The gift of a new CD arrived in mid-March just as the coronavirus hit New York City full force. Businesses were closing, I was told to work from home and news reports of rising hospitalizations and deaths were frightening. I was anxious about whether grocery stores would remain open and how I would get food. And if I would have a job to go back to.
What a blessing it was that with all of that trauma swirling around me the CD I found in my mailbox was from my favorite choir, the Cape Cod-based Gloriae Dei Cantores (Singers to the Glory of God). I put “Stabat Mater, Choral Works by Arvo Part,” in my CD player and there it remained for days. When it finished I pressed play again so that the exquisite voices of the choir filled my apartment with prayer. I no longer listed to NPR. I wanted my mind to be clear. “Stabat Mater” became the sound track of my life for hours and hours day after day.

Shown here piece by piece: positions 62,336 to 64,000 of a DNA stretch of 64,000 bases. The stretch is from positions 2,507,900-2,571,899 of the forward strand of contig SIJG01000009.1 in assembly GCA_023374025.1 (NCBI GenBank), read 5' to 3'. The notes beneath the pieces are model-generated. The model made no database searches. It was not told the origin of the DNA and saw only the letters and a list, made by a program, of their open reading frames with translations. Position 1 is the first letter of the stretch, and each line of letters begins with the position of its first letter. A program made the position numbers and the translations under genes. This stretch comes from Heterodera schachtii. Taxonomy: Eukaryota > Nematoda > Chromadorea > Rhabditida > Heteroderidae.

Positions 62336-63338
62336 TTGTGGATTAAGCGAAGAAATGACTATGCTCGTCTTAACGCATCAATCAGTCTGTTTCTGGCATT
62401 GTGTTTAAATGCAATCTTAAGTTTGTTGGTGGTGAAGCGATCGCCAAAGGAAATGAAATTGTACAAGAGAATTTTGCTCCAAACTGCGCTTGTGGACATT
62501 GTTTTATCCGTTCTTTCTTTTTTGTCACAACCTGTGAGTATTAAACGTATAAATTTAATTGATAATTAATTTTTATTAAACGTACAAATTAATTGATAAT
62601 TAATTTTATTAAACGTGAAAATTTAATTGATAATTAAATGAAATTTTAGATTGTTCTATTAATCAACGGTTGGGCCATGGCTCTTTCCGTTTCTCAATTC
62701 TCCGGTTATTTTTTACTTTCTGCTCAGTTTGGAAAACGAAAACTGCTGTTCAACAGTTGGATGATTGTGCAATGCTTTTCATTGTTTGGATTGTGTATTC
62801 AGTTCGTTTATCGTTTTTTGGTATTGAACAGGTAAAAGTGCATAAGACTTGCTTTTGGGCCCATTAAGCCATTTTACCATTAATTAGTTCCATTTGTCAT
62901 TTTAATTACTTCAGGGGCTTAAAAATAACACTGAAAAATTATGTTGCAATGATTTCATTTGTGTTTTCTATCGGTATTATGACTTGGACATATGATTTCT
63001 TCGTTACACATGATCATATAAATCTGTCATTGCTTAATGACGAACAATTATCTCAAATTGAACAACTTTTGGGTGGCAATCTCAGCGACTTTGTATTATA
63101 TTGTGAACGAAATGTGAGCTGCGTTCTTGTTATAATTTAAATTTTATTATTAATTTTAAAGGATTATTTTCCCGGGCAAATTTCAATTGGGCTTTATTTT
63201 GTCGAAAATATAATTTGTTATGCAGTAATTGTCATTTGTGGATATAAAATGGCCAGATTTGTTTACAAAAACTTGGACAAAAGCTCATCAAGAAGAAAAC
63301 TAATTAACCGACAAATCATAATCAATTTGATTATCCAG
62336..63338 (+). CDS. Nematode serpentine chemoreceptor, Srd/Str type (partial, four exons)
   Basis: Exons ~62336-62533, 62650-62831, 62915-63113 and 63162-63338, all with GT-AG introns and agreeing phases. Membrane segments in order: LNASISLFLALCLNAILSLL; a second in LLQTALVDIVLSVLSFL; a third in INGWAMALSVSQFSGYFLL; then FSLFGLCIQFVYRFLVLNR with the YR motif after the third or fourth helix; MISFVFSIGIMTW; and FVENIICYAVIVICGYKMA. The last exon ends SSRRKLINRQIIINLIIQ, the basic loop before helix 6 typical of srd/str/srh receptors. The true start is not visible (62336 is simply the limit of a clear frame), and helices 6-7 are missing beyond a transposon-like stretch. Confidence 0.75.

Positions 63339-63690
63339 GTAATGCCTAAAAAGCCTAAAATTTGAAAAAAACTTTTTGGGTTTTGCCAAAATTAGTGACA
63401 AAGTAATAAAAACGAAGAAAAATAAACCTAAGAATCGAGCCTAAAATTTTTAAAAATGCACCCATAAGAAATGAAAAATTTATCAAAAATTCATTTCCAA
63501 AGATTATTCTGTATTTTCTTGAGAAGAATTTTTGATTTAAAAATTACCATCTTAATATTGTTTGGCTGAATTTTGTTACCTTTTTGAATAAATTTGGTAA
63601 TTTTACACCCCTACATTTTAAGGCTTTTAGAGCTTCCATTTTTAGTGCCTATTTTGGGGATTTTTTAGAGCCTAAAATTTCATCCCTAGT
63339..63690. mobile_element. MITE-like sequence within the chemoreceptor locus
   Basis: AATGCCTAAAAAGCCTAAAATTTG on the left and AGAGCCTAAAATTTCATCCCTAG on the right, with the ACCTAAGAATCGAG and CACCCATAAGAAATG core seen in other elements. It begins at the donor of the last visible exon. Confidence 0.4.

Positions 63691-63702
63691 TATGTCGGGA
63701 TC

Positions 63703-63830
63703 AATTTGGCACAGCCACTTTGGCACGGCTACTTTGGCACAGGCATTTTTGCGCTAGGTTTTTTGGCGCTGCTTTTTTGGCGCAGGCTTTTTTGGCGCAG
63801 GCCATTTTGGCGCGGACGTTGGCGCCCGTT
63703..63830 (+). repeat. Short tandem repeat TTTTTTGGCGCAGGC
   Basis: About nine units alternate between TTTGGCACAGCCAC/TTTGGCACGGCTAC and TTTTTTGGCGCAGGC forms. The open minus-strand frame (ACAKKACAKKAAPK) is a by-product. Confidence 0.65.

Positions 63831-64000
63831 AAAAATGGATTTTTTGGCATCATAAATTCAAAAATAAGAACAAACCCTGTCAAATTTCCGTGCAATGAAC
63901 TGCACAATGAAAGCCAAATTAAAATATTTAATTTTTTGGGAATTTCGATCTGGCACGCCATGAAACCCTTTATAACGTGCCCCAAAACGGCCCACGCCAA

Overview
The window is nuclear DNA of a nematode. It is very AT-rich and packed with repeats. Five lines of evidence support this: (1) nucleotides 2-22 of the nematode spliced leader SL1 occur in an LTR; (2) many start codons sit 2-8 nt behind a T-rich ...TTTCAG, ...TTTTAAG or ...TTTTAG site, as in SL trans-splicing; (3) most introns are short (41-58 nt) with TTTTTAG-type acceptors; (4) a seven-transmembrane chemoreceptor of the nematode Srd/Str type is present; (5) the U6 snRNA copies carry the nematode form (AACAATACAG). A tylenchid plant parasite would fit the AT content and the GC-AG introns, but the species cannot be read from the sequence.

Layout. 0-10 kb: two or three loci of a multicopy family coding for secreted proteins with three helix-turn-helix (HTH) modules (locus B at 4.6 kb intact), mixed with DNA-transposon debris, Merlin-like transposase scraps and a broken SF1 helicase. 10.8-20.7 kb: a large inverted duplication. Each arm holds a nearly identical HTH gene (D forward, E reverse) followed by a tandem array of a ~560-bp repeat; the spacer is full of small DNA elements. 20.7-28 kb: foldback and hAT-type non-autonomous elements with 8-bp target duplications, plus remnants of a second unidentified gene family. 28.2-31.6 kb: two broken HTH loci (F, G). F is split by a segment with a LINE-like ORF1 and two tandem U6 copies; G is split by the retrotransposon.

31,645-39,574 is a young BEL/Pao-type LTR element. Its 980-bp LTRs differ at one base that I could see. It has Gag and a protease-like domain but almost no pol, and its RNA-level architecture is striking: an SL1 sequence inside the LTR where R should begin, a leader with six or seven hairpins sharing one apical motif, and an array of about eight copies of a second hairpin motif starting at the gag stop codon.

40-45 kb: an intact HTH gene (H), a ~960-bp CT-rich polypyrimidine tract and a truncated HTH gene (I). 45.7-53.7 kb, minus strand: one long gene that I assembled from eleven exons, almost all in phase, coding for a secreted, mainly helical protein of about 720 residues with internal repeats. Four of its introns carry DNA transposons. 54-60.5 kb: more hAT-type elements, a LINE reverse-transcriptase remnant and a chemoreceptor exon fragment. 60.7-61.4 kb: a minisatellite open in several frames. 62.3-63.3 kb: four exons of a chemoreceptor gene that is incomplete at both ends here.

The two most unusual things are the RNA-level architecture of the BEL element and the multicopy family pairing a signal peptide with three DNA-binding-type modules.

In time I changed CDs, but not choirs. The sacred choral music of Gloriae Dei Cantores has healed my spirit for probably at least two decades now. As I have many times, I turned to “Shining Like the Sun: The Chants of Transfiguration,” “The Chants of Mary,” “Prism” and the more recent “All-Night Vigil, Op. 37.”
Now, nearly four months later, New York is reopening, I’ve been back at work for six weeks, the grocery stores never closed or ran out of food and I am back to listening to NPR and WAER, my jazz station from Syracuse University. “Stabat Mater” (Richard K. Pugsley, Conductor) has joined the choir’s other CDs for now on my bookshelf. They will be there for me when I need them, just as they always have been.